Funded by grant 5R21-NU0082 from the Division of Nursing, HRSA, DHHS; grant 6742 from the Robert Wood Johnson Foundation, and grants P01-NR01859, R01-NR02867, R01-NR02095, R01-NR04315, R01-NR03881, and R01-NR04102 from the National Institute of Nursing Research, National Institutes of Health.
Lessons Learned from Testing the Quality Cost Model of Advanced Practice Nursing (APN) Transitional Care
Article first published online: 23 APR 2004
Journal of Nursing Scholarship
Volume 34, Issue 4, pages 369–375, December 2002
How to Cite
Brooten, D., Naylor, M. D., York, R., Brown, L. P., Munro, B. H., Hollingsworth, A. O., Cohen, S. M., Finkler, S., Deatrick, J. and Youngblut, J. M. (2002), Lessons Learned from Testing the Quality Cost Model of Advanced Practice Nursing (APN) Transitional Care. Journal of Nursing Scholarship, 34: 369–375. doi: 10.1111/j.1547-5069.2002.00369.x
- Issue published online: 23 APR 2004
- Article first published online: 23 APR 2004
- Accepted for publication May 20, 2002.
- advanced practice nurses;
- Quality Cost Model;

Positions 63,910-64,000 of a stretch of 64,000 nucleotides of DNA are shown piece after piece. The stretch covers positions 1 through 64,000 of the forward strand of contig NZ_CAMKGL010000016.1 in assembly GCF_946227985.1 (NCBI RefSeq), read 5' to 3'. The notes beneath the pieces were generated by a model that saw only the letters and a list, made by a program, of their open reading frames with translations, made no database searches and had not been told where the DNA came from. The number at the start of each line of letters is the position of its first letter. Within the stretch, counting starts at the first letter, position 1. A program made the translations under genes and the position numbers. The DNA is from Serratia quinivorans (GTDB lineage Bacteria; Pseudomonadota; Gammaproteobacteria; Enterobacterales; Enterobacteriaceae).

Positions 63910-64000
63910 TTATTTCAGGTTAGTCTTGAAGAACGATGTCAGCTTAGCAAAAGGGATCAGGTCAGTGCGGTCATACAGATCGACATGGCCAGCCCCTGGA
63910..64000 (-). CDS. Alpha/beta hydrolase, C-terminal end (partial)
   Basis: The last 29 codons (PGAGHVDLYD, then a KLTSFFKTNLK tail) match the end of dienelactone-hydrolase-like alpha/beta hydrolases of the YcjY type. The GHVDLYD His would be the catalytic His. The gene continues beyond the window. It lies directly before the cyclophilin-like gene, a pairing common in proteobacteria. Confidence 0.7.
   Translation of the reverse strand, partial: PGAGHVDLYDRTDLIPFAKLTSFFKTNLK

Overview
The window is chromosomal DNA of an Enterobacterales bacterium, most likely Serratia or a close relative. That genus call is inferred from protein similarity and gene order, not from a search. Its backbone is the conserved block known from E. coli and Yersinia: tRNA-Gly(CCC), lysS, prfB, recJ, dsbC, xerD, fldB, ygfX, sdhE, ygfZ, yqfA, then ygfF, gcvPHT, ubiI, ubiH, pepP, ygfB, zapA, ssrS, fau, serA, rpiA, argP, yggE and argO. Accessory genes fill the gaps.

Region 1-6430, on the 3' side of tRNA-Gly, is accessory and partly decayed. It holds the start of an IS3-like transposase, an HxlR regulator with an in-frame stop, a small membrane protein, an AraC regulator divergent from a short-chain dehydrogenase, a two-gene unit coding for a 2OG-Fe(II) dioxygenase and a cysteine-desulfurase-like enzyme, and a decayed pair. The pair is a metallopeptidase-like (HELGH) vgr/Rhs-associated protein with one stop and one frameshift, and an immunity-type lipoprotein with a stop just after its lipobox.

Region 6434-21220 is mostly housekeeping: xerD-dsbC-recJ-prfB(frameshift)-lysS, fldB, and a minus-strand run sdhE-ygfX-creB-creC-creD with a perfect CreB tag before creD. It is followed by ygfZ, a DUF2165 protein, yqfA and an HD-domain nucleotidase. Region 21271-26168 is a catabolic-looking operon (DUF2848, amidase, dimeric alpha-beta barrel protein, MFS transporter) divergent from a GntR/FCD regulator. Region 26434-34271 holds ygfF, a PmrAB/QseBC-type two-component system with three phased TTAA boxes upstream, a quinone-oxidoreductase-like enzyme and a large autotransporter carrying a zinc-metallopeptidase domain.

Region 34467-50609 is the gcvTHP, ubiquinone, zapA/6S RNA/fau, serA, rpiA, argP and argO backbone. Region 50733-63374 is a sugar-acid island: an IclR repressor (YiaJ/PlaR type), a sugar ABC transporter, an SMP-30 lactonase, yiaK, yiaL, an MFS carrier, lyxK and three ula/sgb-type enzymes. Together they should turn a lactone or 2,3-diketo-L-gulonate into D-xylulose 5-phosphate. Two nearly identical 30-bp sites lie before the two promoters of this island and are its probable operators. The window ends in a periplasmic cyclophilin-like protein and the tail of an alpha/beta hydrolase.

- transitional care;
Purpose: To describe the development, testing, modification, and results of the Quality Cost Model of Advanced Practice Nurses (APNs) Transitional Care on patient outcomes and health care costs in the United States over 22 years, and to delineate what has been learned for nursing education, practice, and further research.
Organizing Construct: The Quality Cost Model of APN Transitional Care.
Methods: Review of published results of seven randomized clinical trials with very low birth-weight (VLBW) infants; women with unplanned cesarean births, high risk pregnancies, and hysterectomy surgery; elders with cardiac medical and surgical diagnoses and common diagnostic related groups (DRGs); and women with high risk pregnancies in which half of physician prenatal care was substituted with APN care. Ongoing work with the model is linking the process of APN care with the outcomes and costs of care.
Findings: APN intervention has consistently resulted in improved patient outcomes and reduced health care costs across groups. Groups with APN providers were rehospitalized for less time at less cost, reflecting early detection and intervention. Optimal number and timing of postdischarge home visits and telephone contacts by the APNs and patterns of rehospitalizations and acute care visits varied by group.
Conclusions: To keep people well over time, APNs must have depth of knowledge and excellent clinical and interpersonal skills that are the hallmark of specialist practice, an in-depth understanding of systems and how to work within them, and sufficient patient contact to effect positive outcomes at low cost.